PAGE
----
BrainTrust Query: The New Big Data Mandate – Consider the Source
Through a special arrangement, presented here for discussion is a summary of a current article from the newmarketbuilders blog. The article first appeared on the Licensing Industry Merchandisers’ Association (LIMA) blog.
In a recently penned article for Bloomberg Businessweek entitled "The Case against Digital Sprawl," David Turek, head of supercomputer development at IBM, argues that companies need to get ahead of the extreme data density being driven by socially networked customers, tweeting employees, YouTube-loving marketers, and what he called "an Internet of data-savvy and data-spewing objects."
The "Big Data" phenomenon also begs for new collaborative approaches between retailers and brand partners. Big Data enables retailers to evolve from the transaction-based POS-world approach of looking at what people have already bought, and into understanding intentions, interests, and connections — dynamics that are a much better predictor of what people will actually buy in the future.
Up to this point, most of the conversation regarding Big Data has centered on management and utilization opportunities, in terms of what to do with information once it arrives. The next challenge: the growing scrutiny surrounding how the data is obtained in the first place.
Privacy issues are nothing new in retail as concerns regarding credit card transaction data, smart phone-enabled geo-location tracking and other sources of personal information loom large with consumers. Now, stealthier data tracking methods promise to elevate perceived threat levels even as those methods bring game-changing results to brand marketers. With software able to determine a user’s browsing habits, website and mobile marketers can target "behavioral ads" designed with people’s habits in mind. In some cases, electronic tags can predict if a consumer is price-sensitive. As various social platforms such as Facebook and browser platforms such as Google become more proficient at combining insights into users’ viewing, browsing, purchasing, sharing and movement habits, the "single view of the customer" so desired by marketers may soon look like a highly-intrusive X-ray.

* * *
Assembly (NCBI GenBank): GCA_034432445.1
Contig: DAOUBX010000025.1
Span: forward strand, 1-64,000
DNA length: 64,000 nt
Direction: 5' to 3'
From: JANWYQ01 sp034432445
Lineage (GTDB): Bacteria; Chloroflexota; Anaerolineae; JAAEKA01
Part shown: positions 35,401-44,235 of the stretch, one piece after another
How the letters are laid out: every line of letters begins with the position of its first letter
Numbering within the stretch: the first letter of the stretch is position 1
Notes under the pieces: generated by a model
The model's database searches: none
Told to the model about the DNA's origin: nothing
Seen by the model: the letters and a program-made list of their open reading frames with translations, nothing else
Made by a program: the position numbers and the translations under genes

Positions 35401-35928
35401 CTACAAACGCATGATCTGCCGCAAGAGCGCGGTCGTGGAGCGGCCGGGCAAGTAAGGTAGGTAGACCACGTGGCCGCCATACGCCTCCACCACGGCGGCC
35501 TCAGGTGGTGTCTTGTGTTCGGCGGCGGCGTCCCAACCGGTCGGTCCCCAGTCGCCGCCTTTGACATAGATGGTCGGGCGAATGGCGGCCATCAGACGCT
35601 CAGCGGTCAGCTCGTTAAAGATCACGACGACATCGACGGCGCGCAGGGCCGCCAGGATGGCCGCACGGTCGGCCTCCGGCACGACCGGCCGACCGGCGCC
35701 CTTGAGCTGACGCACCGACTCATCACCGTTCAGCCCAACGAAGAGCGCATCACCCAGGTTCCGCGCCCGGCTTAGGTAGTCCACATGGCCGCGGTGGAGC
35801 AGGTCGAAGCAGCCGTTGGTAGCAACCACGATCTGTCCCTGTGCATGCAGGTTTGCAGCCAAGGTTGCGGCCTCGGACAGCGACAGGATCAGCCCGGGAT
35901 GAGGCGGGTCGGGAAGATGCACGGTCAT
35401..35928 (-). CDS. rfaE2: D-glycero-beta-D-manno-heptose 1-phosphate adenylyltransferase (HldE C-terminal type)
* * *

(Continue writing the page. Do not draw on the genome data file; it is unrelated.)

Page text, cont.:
Public awareness and resistance is growing, even as negotiations over "do not track" (DNT) legislation are at a standstill in Washington. In February of this year, all the major web browsers promised to offer a DNT feature, and the Digital Advertising Alliance, a coalition of advertising trade groups, promised to stop displaying targeted ads to users who selected the feature by year-end.
Microsoft was given kudos in June when it announced that it would make DNT the default seting on its newest version of Internet Explorer. These self-regulating steps were undermined last month when the Digital Advertising Alliance advised its members to ignore DNT signals from Internet Explorer users, arguing that DNT requests don’t necessarily reflect the user’s intent if they are set by default. Advertisers have further complicated matters by insisting on exceptions to DNT policies for market research, product development, system management, and other self-defined purposes.
All of these developments mean that realizing the opportunities presented by Big Data involve big controversy.
What should retailers and brands do to get ahead of any concerns and backlash over the potential marketing use of Big Data? What retailer/supplier collaboration will particularly help?